The spokesman for the secretary general, Stéphane Dujarric, told journalists on Thursday in New York that the organization was continuing to follow the situation “very closely”.
Mr Dujarric confirmed several contacts between the United Nations and the country’s authorities, including a phone call Thursday morning between Special Envoy Natalia Gherman and Deputy Foreign Minister Mukhtar Tileuberdi.
During these talks, Ms. Gurman, on behalf of the Secretary General, reiterated the appeals to be restrained, to refrain from violence and to encourage dialogue in order to address the situation.
Secretary-General’s Special Envoy for Central Asia, Natalia Gherman, by UN Photo / Kim Haughton Dozens of victims
The UN High Commissioner for Human Rights, Michelle Bachelet, also called on everyone, including security forces, demonstrators and others, to refrain from violence and to seek a peaceful solution.
In a statement, she said a police spokesman in the capital, Almaty, reported that security forces had killed dozens of demonstrators. In addition, almost 1,000 people are said to have been injured in the protests.
According to news outlets, the protests began on Sunday when the government lifted its price cap on liquefied petroleum gas, or liquefied natural gas, which many use in their cars and heating.
The Interior Ministry said 12 police officers were killed and 317 police officers and members of the National Guard were injured in the riot.
“International law is clear: people have the right to peaceful protest and freedom of expression. At the same time, demonstrators, no matter how angry or offended they may be, should not resort to violence against others, ”said Ms. Bachelet.
When clashes with protesters in Almaty, riot police are said to have used tear gas and stun grenades. At the same time, protesters seized some government buildings, set them on fire and tried to storm police stations.
Ms. Bachelet also pointed to reports that on January 6th, violent shootings between the military and armed persons broke out in front of Almaty City Hall.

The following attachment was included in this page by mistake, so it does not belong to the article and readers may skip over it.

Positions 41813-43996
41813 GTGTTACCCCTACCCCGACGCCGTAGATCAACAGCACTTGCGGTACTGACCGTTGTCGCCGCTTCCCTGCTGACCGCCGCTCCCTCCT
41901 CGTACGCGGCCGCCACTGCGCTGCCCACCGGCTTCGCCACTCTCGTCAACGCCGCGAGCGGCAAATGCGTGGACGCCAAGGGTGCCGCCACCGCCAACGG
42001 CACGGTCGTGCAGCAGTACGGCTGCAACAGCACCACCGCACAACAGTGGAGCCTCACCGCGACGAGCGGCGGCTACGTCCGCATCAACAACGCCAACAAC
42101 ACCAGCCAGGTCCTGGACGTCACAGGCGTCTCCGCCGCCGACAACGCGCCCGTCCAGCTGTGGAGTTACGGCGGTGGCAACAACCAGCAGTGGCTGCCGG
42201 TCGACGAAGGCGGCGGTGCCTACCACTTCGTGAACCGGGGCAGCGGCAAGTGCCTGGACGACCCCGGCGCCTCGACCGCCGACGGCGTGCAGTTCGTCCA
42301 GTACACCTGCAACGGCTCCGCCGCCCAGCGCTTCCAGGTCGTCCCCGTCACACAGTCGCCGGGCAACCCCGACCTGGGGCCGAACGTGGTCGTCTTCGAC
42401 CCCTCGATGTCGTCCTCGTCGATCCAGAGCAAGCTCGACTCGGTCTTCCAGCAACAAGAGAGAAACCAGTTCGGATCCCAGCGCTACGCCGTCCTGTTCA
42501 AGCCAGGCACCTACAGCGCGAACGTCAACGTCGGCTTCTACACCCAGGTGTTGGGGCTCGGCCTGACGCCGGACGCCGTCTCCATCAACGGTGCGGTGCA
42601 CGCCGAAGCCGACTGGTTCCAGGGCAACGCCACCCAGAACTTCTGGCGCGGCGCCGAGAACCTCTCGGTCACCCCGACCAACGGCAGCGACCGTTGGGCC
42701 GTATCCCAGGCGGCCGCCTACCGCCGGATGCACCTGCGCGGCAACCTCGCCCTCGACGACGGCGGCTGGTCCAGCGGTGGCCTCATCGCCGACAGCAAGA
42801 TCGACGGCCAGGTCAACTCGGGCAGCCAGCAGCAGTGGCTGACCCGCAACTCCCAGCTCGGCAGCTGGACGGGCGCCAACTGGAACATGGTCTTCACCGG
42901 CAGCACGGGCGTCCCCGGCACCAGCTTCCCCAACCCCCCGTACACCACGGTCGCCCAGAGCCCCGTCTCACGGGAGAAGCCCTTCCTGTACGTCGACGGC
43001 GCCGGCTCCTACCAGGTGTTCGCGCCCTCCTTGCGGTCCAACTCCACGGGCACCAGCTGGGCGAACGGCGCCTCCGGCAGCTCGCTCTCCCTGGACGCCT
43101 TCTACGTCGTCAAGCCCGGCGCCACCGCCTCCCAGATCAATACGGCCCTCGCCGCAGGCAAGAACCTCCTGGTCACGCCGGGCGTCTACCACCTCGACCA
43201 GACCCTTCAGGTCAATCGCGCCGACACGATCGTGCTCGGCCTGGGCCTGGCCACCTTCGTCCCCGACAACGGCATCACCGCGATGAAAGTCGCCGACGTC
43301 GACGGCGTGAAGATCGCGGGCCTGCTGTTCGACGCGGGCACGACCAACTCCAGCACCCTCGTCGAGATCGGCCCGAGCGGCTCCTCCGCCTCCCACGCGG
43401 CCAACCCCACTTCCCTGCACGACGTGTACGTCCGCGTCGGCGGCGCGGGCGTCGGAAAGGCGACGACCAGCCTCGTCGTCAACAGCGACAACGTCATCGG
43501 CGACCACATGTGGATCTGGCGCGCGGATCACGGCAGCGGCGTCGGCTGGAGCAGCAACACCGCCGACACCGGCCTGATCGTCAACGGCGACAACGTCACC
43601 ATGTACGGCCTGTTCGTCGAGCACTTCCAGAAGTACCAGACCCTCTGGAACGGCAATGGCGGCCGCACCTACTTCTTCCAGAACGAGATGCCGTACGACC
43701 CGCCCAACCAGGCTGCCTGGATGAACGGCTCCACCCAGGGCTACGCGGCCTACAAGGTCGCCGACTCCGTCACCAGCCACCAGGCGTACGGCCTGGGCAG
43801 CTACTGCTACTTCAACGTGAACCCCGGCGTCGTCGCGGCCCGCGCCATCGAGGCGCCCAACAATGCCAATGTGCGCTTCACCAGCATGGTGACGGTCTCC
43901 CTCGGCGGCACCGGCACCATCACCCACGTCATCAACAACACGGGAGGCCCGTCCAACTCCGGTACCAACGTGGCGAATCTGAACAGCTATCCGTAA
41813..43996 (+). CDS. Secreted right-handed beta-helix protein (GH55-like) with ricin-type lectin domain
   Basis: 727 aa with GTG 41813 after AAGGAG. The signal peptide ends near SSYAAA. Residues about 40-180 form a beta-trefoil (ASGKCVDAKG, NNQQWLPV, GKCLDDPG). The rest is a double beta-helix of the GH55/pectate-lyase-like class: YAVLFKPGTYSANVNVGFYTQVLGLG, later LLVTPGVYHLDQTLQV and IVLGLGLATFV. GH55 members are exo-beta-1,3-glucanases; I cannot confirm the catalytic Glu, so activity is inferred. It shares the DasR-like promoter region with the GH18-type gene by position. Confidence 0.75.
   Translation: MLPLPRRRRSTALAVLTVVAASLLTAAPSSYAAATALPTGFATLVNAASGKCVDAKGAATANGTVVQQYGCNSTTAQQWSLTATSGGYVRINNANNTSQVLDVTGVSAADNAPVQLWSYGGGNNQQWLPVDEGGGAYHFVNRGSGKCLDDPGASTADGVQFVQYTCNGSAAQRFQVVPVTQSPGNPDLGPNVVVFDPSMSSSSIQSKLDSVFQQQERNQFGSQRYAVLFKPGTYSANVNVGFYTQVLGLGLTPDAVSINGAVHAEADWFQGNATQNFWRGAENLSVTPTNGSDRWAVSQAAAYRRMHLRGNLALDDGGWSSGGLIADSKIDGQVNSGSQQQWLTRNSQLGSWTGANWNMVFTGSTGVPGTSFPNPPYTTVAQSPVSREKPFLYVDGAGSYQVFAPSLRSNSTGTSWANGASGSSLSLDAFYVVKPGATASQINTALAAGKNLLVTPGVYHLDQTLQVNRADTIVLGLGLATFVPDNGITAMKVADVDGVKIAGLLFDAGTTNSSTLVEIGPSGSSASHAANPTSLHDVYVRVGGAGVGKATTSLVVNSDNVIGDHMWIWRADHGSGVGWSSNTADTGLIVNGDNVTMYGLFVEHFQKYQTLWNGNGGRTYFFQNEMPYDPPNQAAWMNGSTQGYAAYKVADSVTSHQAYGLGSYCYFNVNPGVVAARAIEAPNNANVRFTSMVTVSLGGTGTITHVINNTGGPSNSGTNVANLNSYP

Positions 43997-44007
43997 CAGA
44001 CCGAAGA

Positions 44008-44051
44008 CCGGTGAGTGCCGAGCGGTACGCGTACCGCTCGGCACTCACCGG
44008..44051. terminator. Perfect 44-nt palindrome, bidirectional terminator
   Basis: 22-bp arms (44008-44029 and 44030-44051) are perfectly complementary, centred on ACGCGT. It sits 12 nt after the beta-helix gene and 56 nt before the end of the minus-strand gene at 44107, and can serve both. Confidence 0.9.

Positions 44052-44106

The High Commissioner reminded the Kazakh authorities that violence must be used under strict requirements of necessity and proportionality.
The state of emergency declared on January 5th in several areas, including the capital Almaty and the capital Nur-Sultan, has now been extended to the whole country.
The decision, including a curfew from 11pm to 7am, called for restrictions to remain in place until at least January 19.
Ms. Bachelet said states have the right to declare a state of emergency, but added that “any deviation from human rights is subject to strict requirements of necessity and proportionality”.
“Certain rights, including the right to life, the prohibition of torture and other ill-treatment, and the right not to be arbitrarily detained, continue to apply in all circumstances,” she said.
The Kazakh authorities on Wednesday called for security forces to be deployed to the country under the Collective Security Treaty Organization (CSTO), a regional security pact that includes Russia, Belarus, Tajikistan, Kyrgyzstan and Armenia.
Kazakh officials also said that more than 2,000 people have been held in police custody.
Ms. Bachelet called for the release of all those arrested and detained who were detained solely for exercising their right to peaceful protest and freedom of expression. She stressed that all allegations of human rights violations should be “investigated quickly, independently and thoroughly”.
Internet services have been severely disrupted since Sunday, up to and including a complete shutdown.
For the High Commissioner, shutting down the internet is “not the answer to a crisis, but it risks fueling violence and unrest”.
She called on the authorities to ensure that internet services that are essential for emergency medical services during the COVID-19 pandemic are “restored immediately and completely”.
In the last few days the Kazakh government has announced that it hopes for an inclusive and constructive dialogue with demonstrators.
Ms. Bachelet said it is time now to “take all steps” to ensure that this dialogue takes place and that human rights are respected and protected during the state of emergency and beyond.